Cleveland High School seniors Sophie Shurter, left, and Brooke “Cue” Curley in front of the ruins of a home on Rio Ruidoso Road where they helped the residents escape during a fire April 22. (Argen Marie Duncan / Observer)


My dad started crying on the phone when I told him, but I didn’t think it was that big of a deal, to be honest — Brooke ‘Cue’ Curley


Ditching class led not to getting in trouble, but to saving a life for two Cleveland High School seniors April 22.

That afternoon a fire destroyed a home on Rio Ruidoso Road. The senior-citizen residents, Mary and Al McCoy, were left homeless with smoke inhalation and minor burns. Al was hospitalized.

It could have been worse if Sophie Shurter, 17, and Brooke “Cue” Curley, 18, hadn’t heard Mary’s calls and helped Al out of the burning house.

Shurter and Curley skipped their last classes that Friday and went to Shurter’s home on Rio Vista Drive.

Shurter said they noticed faint black smoke coming from behind her house. Curley asked Shurter if she wanted to see what was happening.

“If she didn’t ask if I wanted to go look, he would be dead,” Shurter said.

They walked down the road and discovered the McCoys’ house burning. Shurter called her father, Tony, who was barefoot and in pajamas before his night shift.

He called 911, put on shoes and headed over.

Meanwhile, in front of the McCoy’s house, Curley and Shurter heard a faint cry of “help” over the noise of the high winds. They found Mary just outside the front door, in a courtyard. She told them her dog and husband were still inside.

The girls found Al standing semi-conscious just inside the door. Shurter linked her arm through one of his, Curley draped one of Al’s arms over her shoulder and they half-carried, half-led him out of the house.

“Something blew up while we were getting him out of the house,” Shurter said.

They never saw or heard the dog, which died in the fire.

“That part makes me sad,” Shurter said.

Curley and Shurter said it never occurred to them not to help.

“It feels really surreal, thinking if we were just a minute or two slower, we probably could have gotten hurt, too,” Shurter said.

Other neighbors and ambulances began to arrive shortly after they moved away from the house. Tony Shurter said by the time he reached the driveway, still in pajamas, the home was engulfed in flames.

The McCoys’ home was a complete loss.

Curley estimated the whole episode took five minutes.

“It happened really fast,” she said.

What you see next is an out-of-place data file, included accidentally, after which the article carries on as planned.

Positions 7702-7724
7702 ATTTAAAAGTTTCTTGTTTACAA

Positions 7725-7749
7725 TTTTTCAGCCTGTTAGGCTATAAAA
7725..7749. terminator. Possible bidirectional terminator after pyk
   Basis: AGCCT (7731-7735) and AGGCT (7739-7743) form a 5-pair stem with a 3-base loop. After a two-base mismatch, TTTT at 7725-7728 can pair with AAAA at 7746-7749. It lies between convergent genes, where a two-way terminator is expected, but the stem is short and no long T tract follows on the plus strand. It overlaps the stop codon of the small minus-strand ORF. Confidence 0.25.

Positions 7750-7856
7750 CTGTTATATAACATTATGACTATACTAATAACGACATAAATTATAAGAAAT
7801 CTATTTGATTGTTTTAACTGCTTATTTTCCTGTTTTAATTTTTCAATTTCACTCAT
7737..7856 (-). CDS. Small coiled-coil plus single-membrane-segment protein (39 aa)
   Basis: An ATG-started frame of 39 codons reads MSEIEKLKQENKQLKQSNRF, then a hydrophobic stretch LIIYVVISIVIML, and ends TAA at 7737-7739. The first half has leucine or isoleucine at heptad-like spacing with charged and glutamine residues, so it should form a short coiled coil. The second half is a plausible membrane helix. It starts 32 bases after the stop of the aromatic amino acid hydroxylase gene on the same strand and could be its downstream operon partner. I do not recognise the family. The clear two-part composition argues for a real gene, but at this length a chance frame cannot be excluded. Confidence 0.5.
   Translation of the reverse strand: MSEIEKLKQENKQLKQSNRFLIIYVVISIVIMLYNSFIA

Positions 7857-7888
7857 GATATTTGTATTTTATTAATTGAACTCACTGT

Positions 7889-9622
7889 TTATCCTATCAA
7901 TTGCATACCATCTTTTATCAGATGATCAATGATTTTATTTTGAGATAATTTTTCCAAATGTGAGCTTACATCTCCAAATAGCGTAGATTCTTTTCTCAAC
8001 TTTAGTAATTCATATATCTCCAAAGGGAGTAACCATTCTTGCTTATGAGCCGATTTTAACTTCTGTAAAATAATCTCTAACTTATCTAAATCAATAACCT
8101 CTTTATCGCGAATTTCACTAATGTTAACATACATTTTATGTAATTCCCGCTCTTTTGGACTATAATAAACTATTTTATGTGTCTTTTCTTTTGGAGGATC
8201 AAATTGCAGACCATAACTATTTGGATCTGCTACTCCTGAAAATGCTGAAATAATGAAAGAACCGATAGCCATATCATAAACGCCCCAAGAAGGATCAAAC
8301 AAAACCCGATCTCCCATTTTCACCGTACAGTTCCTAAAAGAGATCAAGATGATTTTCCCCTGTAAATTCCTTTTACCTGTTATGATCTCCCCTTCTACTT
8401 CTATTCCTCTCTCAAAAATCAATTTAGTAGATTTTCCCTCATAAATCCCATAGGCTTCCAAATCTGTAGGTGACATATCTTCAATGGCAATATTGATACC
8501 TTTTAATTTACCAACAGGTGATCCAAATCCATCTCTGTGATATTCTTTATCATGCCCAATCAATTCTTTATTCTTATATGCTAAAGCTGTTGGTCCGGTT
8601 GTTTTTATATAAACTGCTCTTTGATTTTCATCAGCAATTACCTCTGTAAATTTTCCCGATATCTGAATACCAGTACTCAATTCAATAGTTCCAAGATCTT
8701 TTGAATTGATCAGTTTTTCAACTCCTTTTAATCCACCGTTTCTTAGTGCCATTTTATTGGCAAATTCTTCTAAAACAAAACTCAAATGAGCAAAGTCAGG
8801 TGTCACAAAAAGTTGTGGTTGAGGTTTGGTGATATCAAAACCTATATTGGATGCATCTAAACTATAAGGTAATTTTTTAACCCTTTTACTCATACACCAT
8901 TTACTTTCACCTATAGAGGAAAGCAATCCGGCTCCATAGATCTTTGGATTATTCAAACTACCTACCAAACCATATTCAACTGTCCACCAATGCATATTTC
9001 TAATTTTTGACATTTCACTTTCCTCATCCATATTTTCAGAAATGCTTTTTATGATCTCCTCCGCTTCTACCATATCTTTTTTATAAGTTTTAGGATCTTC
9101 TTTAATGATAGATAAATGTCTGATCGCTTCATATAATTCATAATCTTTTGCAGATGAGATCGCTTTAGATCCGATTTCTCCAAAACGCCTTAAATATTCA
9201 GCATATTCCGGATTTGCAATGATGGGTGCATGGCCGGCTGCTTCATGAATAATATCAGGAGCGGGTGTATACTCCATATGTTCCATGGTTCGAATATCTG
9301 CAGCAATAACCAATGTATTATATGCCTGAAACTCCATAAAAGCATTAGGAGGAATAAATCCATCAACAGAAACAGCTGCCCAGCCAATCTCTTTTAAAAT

Shurter said she thought inhaling the smoke and whatever chemicals may have been it was still affecting her several days later.

Neighbors said that, as of Tuesday, Al was hospitalized and intubated with breathing problems from the fire.

“I just wish immediately he was OK,” Shurter said.

Rio Rancho, Corrales and Sandoval County firefighters set up a water-tender shuttle system in the hydrant-lacking neighborhood and battled the flames in 45 mph winds. They contained the fire to the single house and saved the threatened home next door, although it suffered some exterior damage from the heat and smoke.

Both girls said it was sad the McCoys lost their home and everything in it. The house burned so completely “that everything looks like trash when it’s (actually) memories,” Shurter said.

She had to evacuate her home because of the fire danger. She said she yelled at the police officer escorting her for being too loud while she was searching the house for her cat, and then was sorry for it.

She met her mother at a nearby gas station with the family cat and dog in her car.

Curley went to work tired after the incident, and none of her co-workers believed her story.

“My dad started crying on the phone when I told him, but I didn’t think it was that big of a deal, to be honest,” she said.

Shurter said her forensics teacher called the teenagers who helped the McCoys “guardian angels.”

“I don’t know about that,” she said.

Her mother, Kylee Shurter, said she hopes the girls’ actions break negative stereotypes about teenagers.

“She really responds to people in need,” Kylee Shurter said of her daughter.

Tony Shurter said helping Al out of the house was probably one of Sophie’s biggest life events so far.

“I’m glad it was a positive one,” he said.

He’s proud of Sophie and pleased her accomplishment was more lasting than many high school achievements.

“She’ll have this forever,” Tony Shurter said.


Community support

A house fire took everything Mary and Al McCoy owned April 22, but their community immediately started trying to replace some of what they’d lost.

Neighbors Amy Fletcher and Kailee Hicks ran a donation drive, with both Turtle Mountain Brewing Co. restaurants serving as drop-off locations, to collect clothes, gift cards and money for Mary, age 77. Al, 85, was hospitalized and intubated due to respiratory problems from smoke inhalation.

An online signup form had almost every item accounted for Monday. Fletcher said Lynley York of Corrales gave Mary a temporary place to stay in her rental home.

Thursday, Fletcher said the McCoys’ insurance began paying out and the company was helping with housing, so Mary didn’t need any more donations.

“Thank you to everyone wanting to help and donate!” Fletcher posted on Facebook earlier in the week. “I know they appreciate it more than you know. And a huge thank you to Kailee Hicks for getting this going and being amazing!”